The logistics of scheduling

What a lot of scheduling tools will allow you to do is draft and schedule something for Instagram but rather than posting it for you, it will push a reminder to your mobile phone telling you it’s time to post, and then you’ll have to manually copy the post over to Instagram. It’s clunky but, for the time being at least, the only way.

So, which tools? Halfway through the pilot I got really fed up of doing everything in real time in the mobile app, especially at weekends. It was getting a bit time consuming. Now, I use Buffer. For several reasons: it’s free (you can pay for more, as is the norm, but the free version is good), it syncs across all devices and there’s a desktop version so it does give you some time off the mobile phone. The Buffer team are great at responding to questions and queries via Twitter and they put out some great social media support content, for multiple channels. And they’re generally on top of latest changes to tools, tech and algorithms as well as forecasting the next big thing. Hootsuite seems to be a popular scheduling tool too – try some and see what works for you.

I won’t give you all the info on Buffer, you can hop over to their site and see it for yourself, but it basically allows me to create my post, add in my image, write a caption and hashtags and then set a time and date for posting. If you post at regular times, say 10am, 1pm and 6pm each day you can set these times and auto schedule to the next available slot. If you’re just posting daily you could choose the optimal time to post, most likely the evening, and post every day at this time. I don’t do this, I set specific times based around when the content is most relevant, the time of day that gets best engagement and, possibly most importantly, at a time I know I’ll have my phone on me in order to receive the notification and action it. It’s no good getting that notification for 10am on Saturday when you’re taking the kids to their swimming lesson or you’re flying on holiday to Portugal. You can pick up the notifications later, just as you do with any notification on your phone, and you can jump onto Buffer, find your drafts and publish from there at any time, even a day late, or you can go in and reset to a different time. I do this if something last minute pops up that’s topical and I shunt something that isn’t time-specific later into the week.

So, when you do get that notification, Buffer opens up Instagram for you and prompts you to check that you’re in the right account. You can turn this notification off, but it’s always handy. The app will default post to whichever account you’re logged into at the time and the pitfalls of having multiple accounts on your phone is that you will post to the wrong account at some stage or another. We are only human. You can still tinker with the post in the Instagram app, add in new hashtags, add filters to the image etc, and then post.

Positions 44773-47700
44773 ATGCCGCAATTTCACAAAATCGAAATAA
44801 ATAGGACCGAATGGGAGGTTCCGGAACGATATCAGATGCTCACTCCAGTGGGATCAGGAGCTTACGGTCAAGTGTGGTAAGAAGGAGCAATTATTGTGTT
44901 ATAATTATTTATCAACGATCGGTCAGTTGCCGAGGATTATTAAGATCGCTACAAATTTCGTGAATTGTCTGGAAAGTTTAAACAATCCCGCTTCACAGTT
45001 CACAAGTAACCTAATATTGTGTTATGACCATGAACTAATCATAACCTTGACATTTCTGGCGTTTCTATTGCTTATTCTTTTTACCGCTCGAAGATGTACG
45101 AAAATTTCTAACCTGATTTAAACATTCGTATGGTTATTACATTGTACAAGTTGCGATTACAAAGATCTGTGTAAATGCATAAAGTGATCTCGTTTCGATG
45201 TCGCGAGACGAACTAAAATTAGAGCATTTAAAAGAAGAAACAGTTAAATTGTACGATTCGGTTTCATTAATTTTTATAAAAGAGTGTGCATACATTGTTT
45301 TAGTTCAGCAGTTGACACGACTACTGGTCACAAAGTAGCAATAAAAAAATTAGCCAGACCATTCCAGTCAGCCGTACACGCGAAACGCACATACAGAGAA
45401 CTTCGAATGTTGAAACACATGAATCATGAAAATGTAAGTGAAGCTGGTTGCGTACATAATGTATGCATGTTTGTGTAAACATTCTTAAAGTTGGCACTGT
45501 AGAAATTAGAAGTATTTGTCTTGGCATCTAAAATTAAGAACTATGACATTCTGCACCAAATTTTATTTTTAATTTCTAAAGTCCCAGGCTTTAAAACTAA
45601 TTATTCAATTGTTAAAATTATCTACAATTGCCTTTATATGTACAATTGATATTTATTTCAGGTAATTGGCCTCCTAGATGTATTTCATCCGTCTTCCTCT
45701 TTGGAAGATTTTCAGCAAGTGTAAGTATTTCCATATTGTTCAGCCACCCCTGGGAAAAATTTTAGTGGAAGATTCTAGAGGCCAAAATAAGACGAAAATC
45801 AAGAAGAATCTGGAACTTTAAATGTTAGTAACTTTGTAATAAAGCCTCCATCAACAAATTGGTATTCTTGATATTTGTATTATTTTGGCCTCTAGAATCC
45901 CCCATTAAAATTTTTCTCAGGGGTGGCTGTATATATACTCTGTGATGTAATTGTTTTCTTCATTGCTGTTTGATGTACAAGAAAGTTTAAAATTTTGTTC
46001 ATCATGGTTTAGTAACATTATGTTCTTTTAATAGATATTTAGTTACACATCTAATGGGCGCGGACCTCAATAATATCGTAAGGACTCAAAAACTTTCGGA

Should you schedule everything?

Well, the control freak in me says this is great in principle. The journalist in me says you can’t plan for everything and things change all the time. Allow for flexibility.

I mix scheduling up a bit. Sometimes I’m planned and organised and schedule content for the week ahead. I always do some scheduling on a Friday and plan and post ahead for the weekend so I’m not left scratching my head on a Saturday, and certainly over holidays and the Christmas period where I continued to post daily. Scheduling content for the entire Christmas period worked brilliantly and meant working over this time was minimal. Buffer lets you schedule a maximum of 10 posts at a time but this is probably enough to see you through any kind of sticky patch. If I was organised enough, scheduling everything for the week ahead would be my preference and you can squeeze topical stuff in as and when it happens. Regular content slots like Wednesday Wisdom and ThrowBack Thursday posts are usually scheduled in advance, and in blocks. If you’re supported by colleagues you can take a well-earned break when you take annual leave and hand Instagram over to them, including a copy of your content calendar to guide them.

How often should you post?

At least daily. The world won’t end if you don’t post one day, or if you post twice in a day. Although not in quick succession because the latter photo might knock the former off its spot a bit. I get less engagement if posting two images close together, usually the average engagement rate is split in half (so if one post usually gets 100 likes, two close together will get 50 likes each). If you’re not posting at weekends because you don’t work at weekends then you’re missing a trick. Get around this by creating a rota between your colleagues or getting an hour back in the week to make up for it. No one wants to work weekends but this is likely to be a time when your community will be active on Instagram and it would be a shame to miss it. And as long as you’ve scheduling ahead, it should only take five minutes.

Mobile phones and notifications

I use my own Buffer account, and just have the OU Instagram account loaded in rather than my own. I am nowhere near organised enough to schedule my personal Instagram content! The free version allows you to add one account per channel which means notifications get pushed to my mobile phone so I’m the only one who can physically post them. Thanks to my control freakish tendencies and, of course, my MA, this isn’t an issue for me. But it might be an issue if you want to spread the workload amongst a team. Possibly all accessing the same Buffer account and pushing notifications to a work smartphone (which staff use on a rota basis) would be the solution here. Test what works for you and your colleagues and try some scheduling apps and tools.

Scheduling in Instagram